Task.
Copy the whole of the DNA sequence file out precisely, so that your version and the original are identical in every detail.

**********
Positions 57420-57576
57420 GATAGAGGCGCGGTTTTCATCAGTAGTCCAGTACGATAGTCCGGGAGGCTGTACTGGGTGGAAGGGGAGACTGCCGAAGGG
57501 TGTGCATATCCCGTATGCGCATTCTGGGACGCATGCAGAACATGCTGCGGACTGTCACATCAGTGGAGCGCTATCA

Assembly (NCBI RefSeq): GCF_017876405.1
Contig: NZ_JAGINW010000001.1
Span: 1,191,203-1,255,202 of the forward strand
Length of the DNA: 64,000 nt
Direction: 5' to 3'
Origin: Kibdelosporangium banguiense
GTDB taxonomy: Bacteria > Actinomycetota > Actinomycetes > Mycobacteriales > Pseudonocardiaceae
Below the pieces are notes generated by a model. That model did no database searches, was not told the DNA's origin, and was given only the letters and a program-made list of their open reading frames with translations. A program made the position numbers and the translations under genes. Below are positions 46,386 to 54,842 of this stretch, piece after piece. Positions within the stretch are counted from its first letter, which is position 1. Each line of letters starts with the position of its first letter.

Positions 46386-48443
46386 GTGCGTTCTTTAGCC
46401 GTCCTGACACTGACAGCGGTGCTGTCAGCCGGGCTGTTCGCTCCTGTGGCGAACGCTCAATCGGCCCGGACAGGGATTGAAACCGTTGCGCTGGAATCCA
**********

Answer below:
Positions 57420-57576
57420 GATAGAGGCGCGGTTTTCATCAGTAGTCCAGTACGATAGTCCGGGAGGCTGTACTGGGTGGAAGGGGAGACTGCCGAAGGG
57501 TGTGCATATCCCGTATGCGCATTCTGGGACGCATGCAGAACATGCTGCGGACTGTCACATCAGTGGAGCGCTATCA

Assembly (NCBI RefSeq): GCF_017876405.1
Contig: NZ_JAGINW010000001.1
Span: 1,191,203-1,255,202 of the forward strand
Length of the DNA: 64,000 nt
Direction: 5' to 3'
Origin: Kibdelosporangium banguiense
GTDB taxonomy: Bacteria > Actinomycetota > Actinomycetes > Mycobacteriales > Pseudonocardiaceae
Below the pieces are notes generated by a model. That model did no database searches, was not told the DNA's origin, and was given only the letters and a program-made list of their open reading frames with translations. A program made the position numbers and the translations under genes. Below are positions 46,386 to 54,842 of this stretch, piece after piece. Positions within the stretch are counted from its first letter, which is position 1. Each line of letters starts with the position of its first letter.

Positions 46386-48443
46386 GTGCGTTCTTTAGCC
46401 GTCCTGACACTGACAGCGGTGCTGTCAGCCGGGCTGTTCGCTCCTGTGGCGAACGCTCAATCGGCCCGGACAGGGATTGAAACCGTTGCGCTGGAATCCA